Being Alone, Children, and Creepy: via VERY FAST DELIVERY nly two things are more hazardous than writing to me during these times. They are eating mussels in July and receiving a rep y from mc, both of which may leave you feverish, shaking, and alone. However, it c n also be very uncomfortable to wait day a ter day for a reply that never comes, as I have since my last letter to a dear fried Consequ ntly. I m sending you a lette containing Very Few Details. Accept my hum le thanks and fervent wishes for your continued safety. as well as the safet of the familiar-looking neighbor with whom you have never spoken. With all due respect, Lemony Snickt jesstheespeon: explainingthejoke: popsicle-prince: dark-clifford: pooguns: frenchtugboat: bowieonthebelafonte: When i was 10, I sent a letter to Lemony Snicket. I didn’t receive a personal reply, but I got one of these. 7 years later I realized that there’s a message ABORT MISSION This is fucking scary I dont get it.. @explainingthejoke The images are of a reply from Lemony Snicket, an author known for his A Series of Unfortunate Events, a book series aimed at older children. The reply is written in the voice of his narrator character. The narrator shares his pen name and frequently writes in vague references to the reader, who is included in the mystery as the correspondent to whom Lemony Snicket is sending his information. The reply is titled “via VERY FAST DELIVERY.” The letters V.F.D. play a big part in the series. The note reads:  nly two things are more hazardous than writing to me during these times. They are eating mussels in July and receiving a rep y from me, both of which may leave you feverish, shaking, and alone. However, it c n also be very uncomfortable to wait day a ter day for a reply that never comes, as I have since my last letter to a dear frie d. Consequ ntly, I am sending you a lette  containing Very Few Details. Accept my humble thanks and fervent wishes for your continued safety, as well as the safety of the familiar-looking neighbor with whom you have never spoken. With all due respect, Lemony Snicket Several letters from this note are deliberately missing. If the reader wrote down each letter that was missing, they would spell out: OLAF NEARBY Count Olaf is the major villain in the series. Lemony Snicket is writing in code, suggesting that he can’t be candid because Olaf may be observing him or the reader. Creepy! This isn’t a joke. It is just cute. Dear reader, I sincerely hope you don’t have a sizable family fortune lying about.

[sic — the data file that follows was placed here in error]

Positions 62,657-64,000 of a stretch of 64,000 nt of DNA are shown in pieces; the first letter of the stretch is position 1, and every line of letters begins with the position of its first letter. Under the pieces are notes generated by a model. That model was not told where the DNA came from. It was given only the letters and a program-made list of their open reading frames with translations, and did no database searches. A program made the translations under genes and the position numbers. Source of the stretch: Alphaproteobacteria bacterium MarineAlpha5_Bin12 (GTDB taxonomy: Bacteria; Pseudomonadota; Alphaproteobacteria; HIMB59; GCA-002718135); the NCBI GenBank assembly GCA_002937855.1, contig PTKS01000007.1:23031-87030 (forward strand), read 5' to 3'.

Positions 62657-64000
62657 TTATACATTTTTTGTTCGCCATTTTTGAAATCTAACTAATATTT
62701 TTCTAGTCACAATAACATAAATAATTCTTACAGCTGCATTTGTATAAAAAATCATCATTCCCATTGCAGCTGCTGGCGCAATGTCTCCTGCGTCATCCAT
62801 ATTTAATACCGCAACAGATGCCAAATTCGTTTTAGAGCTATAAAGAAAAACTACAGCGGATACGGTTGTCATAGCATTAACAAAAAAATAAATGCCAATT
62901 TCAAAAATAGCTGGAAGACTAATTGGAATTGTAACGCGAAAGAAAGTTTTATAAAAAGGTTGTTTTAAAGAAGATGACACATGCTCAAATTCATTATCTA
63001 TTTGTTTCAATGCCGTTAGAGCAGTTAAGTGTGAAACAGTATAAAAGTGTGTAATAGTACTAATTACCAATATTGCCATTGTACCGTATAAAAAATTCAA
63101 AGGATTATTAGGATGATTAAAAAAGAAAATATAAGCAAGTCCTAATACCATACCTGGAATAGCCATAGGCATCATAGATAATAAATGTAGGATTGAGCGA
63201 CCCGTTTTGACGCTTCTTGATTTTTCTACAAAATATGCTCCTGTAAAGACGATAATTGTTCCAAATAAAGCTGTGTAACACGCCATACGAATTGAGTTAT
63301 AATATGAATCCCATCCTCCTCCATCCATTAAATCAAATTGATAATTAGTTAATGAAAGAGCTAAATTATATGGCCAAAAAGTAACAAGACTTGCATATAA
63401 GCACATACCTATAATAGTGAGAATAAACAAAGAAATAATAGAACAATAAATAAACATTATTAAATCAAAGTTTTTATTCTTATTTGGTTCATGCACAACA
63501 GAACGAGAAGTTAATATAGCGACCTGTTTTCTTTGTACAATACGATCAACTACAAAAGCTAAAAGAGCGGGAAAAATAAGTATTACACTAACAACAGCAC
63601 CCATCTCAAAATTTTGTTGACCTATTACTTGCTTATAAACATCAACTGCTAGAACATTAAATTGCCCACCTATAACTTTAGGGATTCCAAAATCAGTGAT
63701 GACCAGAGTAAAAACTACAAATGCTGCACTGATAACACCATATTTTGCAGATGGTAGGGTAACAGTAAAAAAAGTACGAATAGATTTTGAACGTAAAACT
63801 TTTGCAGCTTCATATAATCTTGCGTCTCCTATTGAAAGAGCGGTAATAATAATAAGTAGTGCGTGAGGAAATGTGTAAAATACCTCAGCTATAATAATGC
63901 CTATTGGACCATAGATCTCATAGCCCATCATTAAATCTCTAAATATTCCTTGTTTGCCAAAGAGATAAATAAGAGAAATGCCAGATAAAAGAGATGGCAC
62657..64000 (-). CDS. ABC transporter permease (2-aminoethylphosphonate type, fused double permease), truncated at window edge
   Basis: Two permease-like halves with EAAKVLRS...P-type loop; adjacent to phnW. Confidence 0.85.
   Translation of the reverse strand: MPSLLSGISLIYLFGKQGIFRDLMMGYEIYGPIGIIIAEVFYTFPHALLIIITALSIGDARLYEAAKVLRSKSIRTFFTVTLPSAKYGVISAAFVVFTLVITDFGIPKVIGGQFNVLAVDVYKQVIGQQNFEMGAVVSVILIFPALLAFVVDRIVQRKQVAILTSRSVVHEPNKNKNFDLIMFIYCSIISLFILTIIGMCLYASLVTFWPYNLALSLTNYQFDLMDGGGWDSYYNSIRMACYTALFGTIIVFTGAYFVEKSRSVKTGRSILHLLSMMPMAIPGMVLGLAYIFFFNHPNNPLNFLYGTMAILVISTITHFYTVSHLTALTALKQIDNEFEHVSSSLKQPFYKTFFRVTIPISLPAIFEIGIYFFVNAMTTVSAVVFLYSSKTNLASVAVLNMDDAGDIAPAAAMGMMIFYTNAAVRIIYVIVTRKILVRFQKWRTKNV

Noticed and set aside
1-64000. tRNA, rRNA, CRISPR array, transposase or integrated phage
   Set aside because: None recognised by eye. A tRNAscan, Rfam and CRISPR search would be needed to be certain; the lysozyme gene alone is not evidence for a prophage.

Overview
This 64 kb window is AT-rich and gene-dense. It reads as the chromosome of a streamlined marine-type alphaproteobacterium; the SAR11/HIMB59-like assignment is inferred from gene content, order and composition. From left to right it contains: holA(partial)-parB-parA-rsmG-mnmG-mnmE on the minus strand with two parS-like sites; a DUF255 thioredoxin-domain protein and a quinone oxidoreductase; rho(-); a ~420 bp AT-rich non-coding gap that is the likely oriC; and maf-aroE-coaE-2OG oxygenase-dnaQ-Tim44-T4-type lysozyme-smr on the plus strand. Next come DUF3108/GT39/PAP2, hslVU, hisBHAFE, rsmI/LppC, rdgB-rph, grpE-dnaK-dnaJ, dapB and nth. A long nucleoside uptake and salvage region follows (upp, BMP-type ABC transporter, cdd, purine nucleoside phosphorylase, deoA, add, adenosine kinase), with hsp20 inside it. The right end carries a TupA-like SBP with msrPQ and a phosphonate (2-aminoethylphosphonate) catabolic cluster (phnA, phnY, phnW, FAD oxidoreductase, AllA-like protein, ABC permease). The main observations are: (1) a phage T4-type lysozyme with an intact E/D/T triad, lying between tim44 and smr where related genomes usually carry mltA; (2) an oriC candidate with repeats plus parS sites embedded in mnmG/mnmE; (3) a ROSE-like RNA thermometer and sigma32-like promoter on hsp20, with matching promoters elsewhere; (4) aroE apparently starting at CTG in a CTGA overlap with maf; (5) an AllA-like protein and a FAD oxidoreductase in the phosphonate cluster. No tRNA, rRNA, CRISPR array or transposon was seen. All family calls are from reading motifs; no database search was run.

Being Alone, Children, and Creepy: via VERY FAST DELIVERY